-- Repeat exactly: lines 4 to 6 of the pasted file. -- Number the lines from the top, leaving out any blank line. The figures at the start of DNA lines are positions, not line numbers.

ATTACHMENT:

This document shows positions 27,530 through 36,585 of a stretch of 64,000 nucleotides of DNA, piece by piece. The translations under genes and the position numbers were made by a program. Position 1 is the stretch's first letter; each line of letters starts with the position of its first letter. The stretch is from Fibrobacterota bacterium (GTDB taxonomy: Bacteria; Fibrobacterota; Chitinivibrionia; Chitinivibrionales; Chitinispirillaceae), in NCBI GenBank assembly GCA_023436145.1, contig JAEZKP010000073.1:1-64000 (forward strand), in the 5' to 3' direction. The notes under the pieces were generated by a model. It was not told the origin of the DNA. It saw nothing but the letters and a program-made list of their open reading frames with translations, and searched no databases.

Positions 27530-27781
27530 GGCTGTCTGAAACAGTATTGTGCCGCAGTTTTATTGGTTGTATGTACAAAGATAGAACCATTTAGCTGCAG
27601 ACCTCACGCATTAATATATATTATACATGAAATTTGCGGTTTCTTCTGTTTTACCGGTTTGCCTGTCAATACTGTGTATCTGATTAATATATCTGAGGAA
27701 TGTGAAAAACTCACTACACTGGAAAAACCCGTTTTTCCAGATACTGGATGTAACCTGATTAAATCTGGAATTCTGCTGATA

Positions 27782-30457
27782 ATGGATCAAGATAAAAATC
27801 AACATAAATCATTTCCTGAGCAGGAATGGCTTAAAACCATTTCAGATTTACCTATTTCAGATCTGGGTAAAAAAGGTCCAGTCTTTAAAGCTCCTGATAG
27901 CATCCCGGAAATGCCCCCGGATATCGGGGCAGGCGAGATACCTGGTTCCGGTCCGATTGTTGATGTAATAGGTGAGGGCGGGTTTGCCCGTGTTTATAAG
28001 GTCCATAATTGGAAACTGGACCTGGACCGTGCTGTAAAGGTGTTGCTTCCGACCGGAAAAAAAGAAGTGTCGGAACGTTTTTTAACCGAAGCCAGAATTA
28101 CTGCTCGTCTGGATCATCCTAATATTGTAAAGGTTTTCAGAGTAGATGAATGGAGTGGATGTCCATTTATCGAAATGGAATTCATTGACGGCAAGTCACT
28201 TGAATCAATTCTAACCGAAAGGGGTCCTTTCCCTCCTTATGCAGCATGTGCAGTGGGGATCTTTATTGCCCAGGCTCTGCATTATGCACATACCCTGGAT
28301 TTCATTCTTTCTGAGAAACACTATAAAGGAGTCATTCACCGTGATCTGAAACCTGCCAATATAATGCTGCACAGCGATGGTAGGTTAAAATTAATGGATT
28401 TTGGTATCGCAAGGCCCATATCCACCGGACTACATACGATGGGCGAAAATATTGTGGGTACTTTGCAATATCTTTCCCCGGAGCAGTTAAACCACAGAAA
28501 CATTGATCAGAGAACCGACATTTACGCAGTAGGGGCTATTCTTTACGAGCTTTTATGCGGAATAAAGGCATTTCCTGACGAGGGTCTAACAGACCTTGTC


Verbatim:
27601 ACCTCACGCATTAATATATATTATACATGAAATTTGCGGTTTCTTCTGTTTTACCGGTTTGCCTGTCAATACTGTGTATCTGATTAATATATCTGAGGAA
27701 TGTGAAAAACTCACTACACTGGAAAAACCCGTTTTTCCAGATACTGGATGTAACCTGATTAAATCTGGAATTCTGCTGATA

Positions 27782-30457